Cirque's proximity and grip sensor knows your left from your right, won't let you turn up your car stereo

Today's driving laws are awash with restrictions designed to help cut down on distracted driving -- no texting, no TV, no phone calls and no fun. The good 'ol car stereo has managed to stay off the ban list, but rest easy, cautious driver, if it were to be outlawed, the folks at Cirque could build one that wouldn't respond to the driver's commands. The outfit's latest sensor tech can distinguish the user's right hand from their left, making it possible for future vehicle controls to ignore input from the driver. Cirque says the "proximity sensing with grip detection" technology will allow devices to react contextually to how they are used, creating more customized interactions for future automobiles, medical terminals and other consoles. Fine by us, as long as they don't ban our beats. Peep the video up top for a quick demo, or read on for the outfit's official press release.

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Cirque releases proximity sensing technology that discerns user grip and right / left hand

Cirque's latest sensor is able to distinguish between left and right hand(s) of one or more users.

Salt Lake City, Utah - February 23, 2012 – Cirque, the creator of the capacitive trackpad, has added Proximity Sensing with Grip Detection to its portfolio of sensor technologies. This technology allows a physical control to discern whether it is being approached by a user's left or right hand and whether or not the user is gripping the control.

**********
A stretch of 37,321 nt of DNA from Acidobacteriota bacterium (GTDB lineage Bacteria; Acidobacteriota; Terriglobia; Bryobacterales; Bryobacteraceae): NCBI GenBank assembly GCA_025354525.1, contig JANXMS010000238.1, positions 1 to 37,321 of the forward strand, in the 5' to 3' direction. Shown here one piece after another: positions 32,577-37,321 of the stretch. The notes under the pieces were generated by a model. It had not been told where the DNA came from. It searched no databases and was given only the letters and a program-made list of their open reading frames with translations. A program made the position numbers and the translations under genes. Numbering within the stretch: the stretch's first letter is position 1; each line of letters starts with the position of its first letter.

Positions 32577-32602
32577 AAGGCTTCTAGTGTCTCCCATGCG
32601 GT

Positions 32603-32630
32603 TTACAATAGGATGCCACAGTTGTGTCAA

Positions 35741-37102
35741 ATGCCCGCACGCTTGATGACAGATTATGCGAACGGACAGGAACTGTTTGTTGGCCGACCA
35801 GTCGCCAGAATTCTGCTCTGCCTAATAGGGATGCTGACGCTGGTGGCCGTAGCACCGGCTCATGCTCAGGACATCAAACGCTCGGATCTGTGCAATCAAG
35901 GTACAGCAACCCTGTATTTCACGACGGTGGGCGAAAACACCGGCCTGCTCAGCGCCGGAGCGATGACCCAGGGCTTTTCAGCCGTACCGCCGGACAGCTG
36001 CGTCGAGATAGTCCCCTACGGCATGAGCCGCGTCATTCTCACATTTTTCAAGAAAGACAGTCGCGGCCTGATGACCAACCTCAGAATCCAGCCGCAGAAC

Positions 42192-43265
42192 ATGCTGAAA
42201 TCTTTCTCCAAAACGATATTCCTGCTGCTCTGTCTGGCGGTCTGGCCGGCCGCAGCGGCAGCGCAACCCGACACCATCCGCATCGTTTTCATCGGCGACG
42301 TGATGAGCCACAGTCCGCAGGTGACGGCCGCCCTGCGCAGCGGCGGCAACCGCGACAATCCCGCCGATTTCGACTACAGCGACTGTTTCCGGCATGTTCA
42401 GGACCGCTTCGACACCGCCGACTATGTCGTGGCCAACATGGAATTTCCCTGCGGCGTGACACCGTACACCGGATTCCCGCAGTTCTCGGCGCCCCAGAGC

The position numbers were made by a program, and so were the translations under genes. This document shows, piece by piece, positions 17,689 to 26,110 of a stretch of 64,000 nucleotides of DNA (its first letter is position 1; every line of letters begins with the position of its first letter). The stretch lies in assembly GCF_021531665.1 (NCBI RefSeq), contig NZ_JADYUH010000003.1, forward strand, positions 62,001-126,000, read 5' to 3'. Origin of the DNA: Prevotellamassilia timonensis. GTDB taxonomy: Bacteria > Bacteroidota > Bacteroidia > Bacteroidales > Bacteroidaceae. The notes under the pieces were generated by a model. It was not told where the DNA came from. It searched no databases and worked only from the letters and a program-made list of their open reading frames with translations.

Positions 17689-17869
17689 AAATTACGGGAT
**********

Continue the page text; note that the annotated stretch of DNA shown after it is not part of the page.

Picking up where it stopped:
The ability to discern between a right and left hand allows electronics to become smarter and safer. This technology can be used to differentiate the hands of driver and passenger (pilot and co-pilot) or the right and left hand of a single user at a smart terminal. Automobiles with this technology will be able to deactivate functions that might be too distracting for a driver.

Grip Detection enables controls to be configured to behave differently before and after the user first touches the control. Upon sensing touch input, these smart-controls will be able to change menus, displays, or any other configurable attribute.

"Proximity Sensing and Grip Detection allows consoles to provide more customized interaction for users," says Doug Moore, Vice President of Input Solutions. "This technology is going to make automobiles, kiosks, medical terminals and a host of other consoles easier to design and use."

A video demonstration of the Proximity Sensing with Grip Detection technology can be found on Cirque's YouTube channel, or at the URL: